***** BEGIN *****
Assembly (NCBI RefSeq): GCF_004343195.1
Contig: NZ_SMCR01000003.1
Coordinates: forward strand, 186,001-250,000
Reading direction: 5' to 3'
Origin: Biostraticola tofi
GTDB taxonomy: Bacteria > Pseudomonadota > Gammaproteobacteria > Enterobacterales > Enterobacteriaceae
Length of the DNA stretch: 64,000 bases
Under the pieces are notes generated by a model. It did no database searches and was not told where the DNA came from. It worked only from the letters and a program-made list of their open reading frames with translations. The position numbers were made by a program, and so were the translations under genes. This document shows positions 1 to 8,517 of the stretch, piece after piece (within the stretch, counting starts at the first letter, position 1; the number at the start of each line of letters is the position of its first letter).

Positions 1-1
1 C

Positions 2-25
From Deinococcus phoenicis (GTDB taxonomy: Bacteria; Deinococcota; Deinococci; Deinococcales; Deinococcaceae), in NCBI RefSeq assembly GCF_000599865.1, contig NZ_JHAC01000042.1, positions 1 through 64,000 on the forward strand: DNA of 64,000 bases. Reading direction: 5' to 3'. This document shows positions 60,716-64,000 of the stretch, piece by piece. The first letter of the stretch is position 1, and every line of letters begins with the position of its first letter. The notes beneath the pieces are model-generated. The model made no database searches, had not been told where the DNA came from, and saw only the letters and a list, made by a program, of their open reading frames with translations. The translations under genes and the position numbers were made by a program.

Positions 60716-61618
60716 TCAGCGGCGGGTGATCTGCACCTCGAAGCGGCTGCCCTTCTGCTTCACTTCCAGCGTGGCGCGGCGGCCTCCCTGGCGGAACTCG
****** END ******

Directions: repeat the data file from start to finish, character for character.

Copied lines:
Assembly (NCBI RefSeq): GCF_004343195.1
Contig: NZ_SMCR01000003.1
Coordinates: forward strand, 186,001-250,000
Reading direction: 5' to 3'
Origin: Biostraticola tofi
GTDB taxonomy: Bacteria > Pseudomonadota > Gammaproteobacteria > Enterobacterales > Enterobacteriaceae
Length of the DNA stretch: 64,000 bases
Under the pieces are notes generated by a model. It did no database searches and was not told where the DNA came from. It worked only from the letters and a program-made list of their open reading frames with translations. The position numbers were made by a program, and so were the translations under genes. This document shows positions 1 to 8,517 of the stretch, piece after piece (within the stretch, counting starts at the first letter, position 1; the number at the start of each line of letters is the position of its first letter).

Positions 1-1
1 C

Positions 2-25
From Deinococcus phoenicis (GTDB taxonomy: Bacteria; Deinococcota; Deinococci; Deinococcales; Deinococcaceae), in NCBI RefSeq assembly GCF_000599865.1, contig NZ_JHAC01000042.1, positions 1 through 64,000 on the forward strand: DNA of 64,000 bases. Reading direction: 5' to 3'. This document shows positions 60,716-64,000 of the stretch, piece by piece. The first letter of the stretch is position 1, and every line of letters begins with the position of its first letter. The notes beneath the pieces are model-generated. The model made no database searches, had not been told where the DNA came from, and saw only the letters and a list, made by a program, of their open reading frames with translations. The translations under genes and the position numbers were made by a program.

Positions 60716-61618
60716 TCAGCGGCGGGTGATCTGCACCTCGAAGCGGCTGCCCTTCTGCTTCACTTCCAGCGTGGCGCGGCGGCCTCCCTGGCGGAACTCG